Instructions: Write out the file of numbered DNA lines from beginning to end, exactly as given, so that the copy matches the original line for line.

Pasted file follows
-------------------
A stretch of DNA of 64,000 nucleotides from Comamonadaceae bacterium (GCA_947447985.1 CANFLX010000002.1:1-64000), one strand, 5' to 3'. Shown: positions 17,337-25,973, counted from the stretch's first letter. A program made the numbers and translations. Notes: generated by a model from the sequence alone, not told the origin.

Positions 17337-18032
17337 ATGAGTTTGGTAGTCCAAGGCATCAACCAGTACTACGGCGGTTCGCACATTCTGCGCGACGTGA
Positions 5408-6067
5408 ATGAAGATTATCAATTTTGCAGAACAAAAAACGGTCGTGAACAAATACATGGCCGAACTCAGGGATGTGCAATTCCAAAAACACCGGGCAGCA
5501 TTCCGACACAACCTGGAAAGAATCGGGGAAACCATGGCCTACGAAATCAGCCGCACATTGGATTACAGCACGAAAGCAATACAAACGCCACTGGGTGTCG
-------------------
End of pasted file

A stretch of DNA of 64,000 nucleotides from Comamonadaceae bacterium (GCA_947447985.1 CANFLX010000002.1:1-64000), one strand, 5' to 3'. Shown: positions 17,337-25,973, counted from the stretch's first letter. A program made the numbers and translations. Notes: generated by a model from the sequence alone, not told the origin.

Positions 17337-18032
17337 ATGAGTTTGGTAGTCCAAGGCATCAACCAGTACTACGGCGGTTCGCACATTCTGCGCGACGTGA
Positions 5408-6067
5408 ATGAAGATTATCAATTTTGCAGAACAAAAAACGGTCGTGAACAAATACATGGCCGAACTCAGGGATGTGCAATTCCAAAAACACCGGGCAGCA
5501 TTCCGACACAACCTGGAAAGAATCGGGGAAACCATGGCCTACGAAATCAGCCGCACATTGGATTACAGCACGAAAGCAATACAAACGCCACTGGGTGTCG